The following article originally appeared in issue 50 of the music magazine Hot Buttered Soul, published in 1977. It is reproduced here with the kind permission of Chris Savory, who was both author of the article and publisher of the magazine.
"I had originally intended this article and label listing to appear in the next issue [of Hot Buttered Soul (HBS)] but with UK Warner Brothers releasing a SEVEN volume album set that features 140 tracks from the Loma label I think it appropriate to tie in this article with these releases.
The original idea for this article came from Roy Gelder, who started the ball rolling, along with a lot of info from Martin Koppel, plus the loan of the Loma files from Dave Walters of WEA Records. The seven albums, which are mentioned in detail later, all contain informative sleeve notes and I have combined the general texts of these along with some additional notes to attempt to tell the story."
During the early sixties the music that we now term as soul was rapidly undergoing a vitally needed transfusion. In the late fifties, groups like the doo-wop Flamingos and Moonglows had reigned as kings along with the fledgling Impressions. Vocalists still wailed the blues and Little Richard was still pouring out his hard-hitting, raw rock and roll.
The music needed a change; Gene Chandler was out telling the world about his Duke of Earl, Jerry Butler was hanging in there as the king of mellow R&B; the Four Tops, Supremes, Temptations and most of Berry Gordy’s empire were still struggling to become established.
Rhythm and Blues was on the way out and America needed a change. The rough R&B was giving way to a breed of new acts and artists who, though retaining in the main their blues and gospel roots, were out to make a name for themselves singing and performing in their own way.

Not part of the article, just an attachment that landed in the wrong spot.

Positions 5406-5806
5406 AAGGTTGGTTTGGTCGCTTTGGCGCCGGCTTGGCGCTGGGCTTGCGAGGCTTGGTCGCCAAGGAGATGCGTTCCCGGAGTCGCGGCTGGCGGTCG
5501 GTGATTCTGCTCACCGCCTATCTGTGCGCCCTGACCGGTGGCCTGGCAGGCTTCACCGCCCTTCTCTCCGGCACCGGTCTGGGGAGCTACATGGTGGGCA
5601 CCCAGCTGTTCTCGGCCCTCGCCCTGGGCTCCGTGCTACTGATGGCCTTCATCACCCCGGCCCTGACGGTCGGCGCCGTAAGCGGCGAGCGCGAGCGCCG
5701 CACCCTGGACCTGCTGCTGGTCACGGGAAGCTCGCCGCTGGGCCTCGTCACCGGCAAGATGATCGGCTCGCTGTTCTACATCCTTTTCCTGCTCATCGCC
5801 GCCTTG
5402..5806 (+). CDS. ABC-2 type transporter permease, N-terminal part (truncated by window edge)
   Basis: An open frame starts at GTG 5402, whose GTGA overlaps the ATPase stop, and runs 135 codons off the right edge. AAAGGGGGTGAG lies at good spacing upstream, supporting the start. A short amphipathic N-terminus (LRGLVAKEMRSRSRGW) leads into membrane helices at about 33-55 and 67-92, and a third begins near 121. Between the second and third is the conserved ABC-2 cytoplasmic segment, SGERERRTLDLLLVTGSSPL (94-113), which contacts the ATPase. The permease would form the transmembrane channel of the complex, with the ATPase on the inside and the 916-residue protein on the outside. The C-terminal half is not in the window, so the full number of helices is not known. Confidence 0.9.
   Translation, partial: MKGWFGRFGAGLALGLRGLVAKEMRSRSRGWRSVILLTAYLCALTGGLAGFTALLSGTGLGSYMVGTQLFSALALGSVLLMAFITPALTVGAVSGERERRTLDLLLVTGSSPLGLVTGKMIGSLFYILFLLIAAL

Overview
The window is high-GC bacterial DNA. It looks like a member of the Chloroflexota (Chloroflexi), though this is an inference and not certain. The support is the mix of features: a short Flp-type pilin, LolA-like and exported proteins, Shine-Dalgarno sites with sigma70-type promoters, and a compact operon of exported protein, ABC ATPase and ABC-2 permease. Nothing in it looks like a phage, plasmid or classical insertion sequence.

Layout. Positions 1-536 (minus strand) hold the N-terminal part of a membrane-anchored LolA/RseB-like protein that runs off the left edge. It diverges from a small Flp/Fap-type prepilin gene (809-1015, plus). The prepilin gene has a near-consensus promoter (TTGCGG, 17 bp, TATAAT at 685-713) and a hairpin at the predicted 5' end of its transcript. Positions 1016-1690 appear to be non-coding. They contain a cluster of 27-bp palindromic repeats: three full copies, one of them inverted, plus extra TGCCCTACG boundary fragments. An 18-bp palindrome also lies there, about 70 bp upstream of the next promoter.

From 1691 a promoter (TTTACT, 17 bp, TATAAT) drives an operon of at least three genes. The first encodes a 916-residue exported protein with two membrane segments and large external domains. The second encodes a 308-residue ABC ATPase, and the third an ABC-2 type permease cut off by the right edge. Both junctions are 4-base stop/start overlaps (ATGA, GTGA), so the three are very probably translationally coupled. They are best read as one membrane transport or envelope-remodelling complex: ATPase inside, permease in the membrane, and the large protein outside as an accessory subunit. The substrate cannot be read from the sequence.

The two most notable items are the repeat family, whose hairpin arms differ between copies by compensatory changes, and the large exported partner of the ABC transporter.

Labels signing soul acts sprang up like breeding rabbits and from Miami to Detroit new names were emerging. Jim Stewart and Estelle Axton saw what was coming and soon dropped their rock and country artists in favour of Carla Thomas, Otis Redding, Sam & Dave, Booker T.
Ed Wingate reactivated his pop labels and soon a new Ric Tic and Golden World complex sprang up with legends like Al Kent, Edwin Starr, Wingate Strings, Flaming Embers, Barbara Mercer and the Reflections; pop labels like Red Bird went out for girlie groups and Iko Iko and Gee baby became all the rage.
Some labels like the Stax organisation had it good and so did the Motown complex, churning out hit after hit. Some came in through the back door. Warner Brothers had had a good run up to the mid-sixties in terms of chart success in the States, and to a lesser extent in the UK.
The Everly Brothers had notched up top ten hits with Cathy’s Clown (No.1 when WB went independent over here [in the UK] with their first release on their own label), they followed with Price of love (in 1965), Ebony eyes and Crying in the rain.
Bob Luman had sold well and even Kookie Burns had made it. Warner’s needed a new label but without too much bread to spend at first. So in 1964 it was decided to latch onto the new ‘soul’ sound with a subsidiary label - Loma.
Warner President, Mike Maitland was impressed by the track record of old King Records producer Bob Krasnow, and he was asked to head the new label on a limited budget. “We had no money to work with, they (Maitland & Joe Smith) started the label and couldn’t give me much of a budget; we had no promotions men.”